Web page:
Last time out I got medal number 9 and was really chuffed to finish in the top 10. Looping over the last climb and dropping into the start of the Ouberg Pass, 58 hours into the race, I was placed 3rd. All of a sudden 3 looked like a much better number than 4 or 5 or 6 or 7. If I wanted to snap the elastic attached to Rafeeq, Tim, Sthembiso and Kevin then this was my opportunity. I was fresh and night riding is my playground of choice.
I'm not a great technical rider but you wouldn't have thought so had you watched me thread my down those mountains. It was a real buzz. There is a condition known as Flow or being In The Zone. Per Wikipedia - "It is the mental state of operation in which a person performing an activity is fully immersed in a feeling of energized focus, full involvement, and enjoyment in the process of the activity. In essence, flow is characterized by complete absorption in what one does."
There was no question about it, I was in The Zone.
Wednesday, 11 January 2017
At 7:36 PM I had been at the Sutherland Race Village for 2 hours. In that time I had eaten, showered, and managed to get 90 minutes of shut eye. I was feeling great. All that was needed was a quick coffee and I would be on my way to the finish via Race Village 5 in Ceres. I still had 293 km to bang out but in the context of the race it seemed close enough to touch. As I entered the dining area I saw that Tim Deane was getting his gear together. We chatted briefly before he announced that he was heading out. I poured the coffee down my throat, signed the register and followed him out the door.
The race register revealed that the leading pair of Heinrich and Jeannie had left 3 hours ahead of me, and Rafeeq, in third place, had a 22 minute gap. I also noticed that Tim had only arrived a short while before so was treating Sutherland as a quick pit stop. Sthembiso was still in the building and Kevin had arrived short while before and had yet to sign out.
As I rode out of town just behind Tim the cogs in my head started turning. My assessment of the race based on the info on the race register was as follows. Heinrich and Jeannie were going to finish 1 and 2. The next clump of riders vying for third spot were: Rafeeq, Tim, Kevin, Sthembiso and me. The other 4 were all strong riders and every one of them a faster and stronger rider than I was. I would have to pull a rabbit out of the hat if I wanted to beat any of them to the finish.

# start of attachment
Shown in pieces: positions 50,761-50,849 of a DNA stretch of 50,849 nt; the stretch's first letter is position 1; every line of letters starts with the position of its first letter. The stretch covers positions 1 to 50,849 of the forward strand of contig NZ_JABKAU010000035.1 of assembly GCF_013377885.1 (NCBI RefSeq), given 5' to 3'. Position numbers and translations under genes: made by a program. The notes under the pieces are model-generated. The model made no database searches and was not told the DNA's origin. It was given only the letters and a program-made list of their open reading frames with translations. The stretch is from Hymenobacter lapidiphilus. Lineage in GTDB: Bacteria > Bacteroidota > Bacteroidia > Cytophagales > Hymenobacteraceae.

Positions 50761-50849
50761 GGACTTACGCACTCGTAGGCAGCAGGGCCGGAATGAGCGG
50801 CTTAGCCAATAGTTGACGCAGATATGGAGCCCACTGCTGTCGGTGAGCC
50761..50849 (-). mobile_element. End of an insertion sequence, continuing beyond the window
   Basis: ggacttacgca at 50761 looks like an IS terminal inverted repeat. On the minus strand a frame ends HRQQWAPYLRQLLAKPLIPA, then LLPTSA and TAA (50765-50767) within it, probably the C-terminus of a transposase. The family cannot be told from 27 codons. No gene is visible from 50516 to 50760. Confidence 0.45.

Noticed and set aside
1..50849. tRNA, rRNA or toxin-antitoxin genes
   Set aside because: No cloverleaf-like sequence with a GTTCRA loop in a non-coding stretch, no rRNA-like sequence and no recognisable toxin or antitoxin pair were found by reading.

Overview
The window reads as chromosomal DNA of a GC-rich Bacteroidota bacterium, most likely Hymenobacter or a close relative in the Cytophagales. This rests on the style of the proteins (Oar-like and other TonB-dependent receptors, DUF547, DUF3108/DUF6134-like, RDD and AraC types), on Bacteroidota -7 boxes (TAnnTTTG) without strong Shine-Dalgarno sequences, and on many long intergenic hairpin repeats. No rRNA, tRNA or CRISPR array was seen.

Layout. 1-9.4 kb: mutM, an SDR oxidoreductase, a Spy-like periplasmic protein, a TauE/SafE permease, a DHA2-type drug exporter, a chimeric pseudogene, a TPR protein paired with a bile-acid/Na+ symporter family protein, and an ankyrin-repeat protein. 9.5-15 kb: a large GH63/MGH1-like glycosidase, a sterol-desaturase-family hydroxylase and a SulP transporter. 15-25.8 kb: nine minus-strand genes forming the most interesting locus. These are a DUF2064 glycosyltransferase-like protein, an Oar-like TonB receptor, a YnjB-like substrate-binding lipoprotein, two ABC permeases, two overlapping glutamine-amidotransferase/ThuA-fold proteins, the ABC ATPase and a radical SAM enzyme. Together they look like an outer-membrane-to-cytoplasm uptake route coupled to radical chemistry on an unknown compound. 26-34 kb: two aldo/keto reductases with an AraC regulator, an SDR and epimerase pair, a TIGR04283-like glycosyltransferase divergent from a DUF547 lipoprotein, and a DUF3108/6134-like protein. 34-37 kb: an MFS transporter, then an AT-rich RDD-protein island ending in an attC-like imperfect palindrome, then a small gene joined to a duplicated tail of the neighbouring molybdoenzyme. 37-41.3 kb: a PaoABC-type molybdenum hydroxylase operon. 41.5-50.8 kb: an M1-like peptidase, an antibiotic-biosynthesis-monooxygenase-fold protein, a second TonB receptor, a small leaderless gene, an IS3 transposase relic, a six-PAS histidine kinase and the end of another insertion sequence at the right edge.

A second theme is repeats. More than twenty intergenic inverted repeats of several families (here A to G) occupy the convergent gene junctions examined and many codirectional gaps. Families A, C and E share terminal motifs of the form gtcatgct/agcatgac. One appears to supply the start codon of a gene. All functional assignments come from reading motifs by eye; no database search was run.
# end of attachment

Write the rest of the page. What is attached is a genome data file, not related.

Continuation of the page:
After giving this some thought my attention was diverted. I suddenly realised that I had left Sutherland with only half a bottle of water. My normal practice is to fill my bottles before I do anything else when arriving at a water point or Race Village - you can make do without food but can't survive without water. When I arrived in Sutherland I figured it would be silly to fill my bottles while it was still hot and I would rather fill them with cold water just before leaving. Being distracted by the presence of Tim it had completely slipped my mind. I wondered what my chances were of finding a reservoir to fill up. The difficulty with that option was that it was getting dark and unless a reservoir fell squarely into the arc of my bike light it was going to be almost impossible to find one.
While mulling over my predicament I saw a bicycle light up ahead. I increased my pace and caught up. It was Rafeeq. In catching up to Rafeeq I noticed that I had pulled an appreciable gap on Tim. I figured that Tim was probably a bit fatigued. In fairness we all were but I probably had the upper hand in that situation having just had a good sleep.
I had caught up to Rafeeq at the top of the gentle climb out of town. I was surprised how quickly I had closed on him. He must have signed the register and then taken his time to head out. Once I had caught up he was spurred into action and had no difficulty in setting a quick pace which I was happy to match as it was putting more distance between me and Tim. We barrelled along tickling off the distance with ease.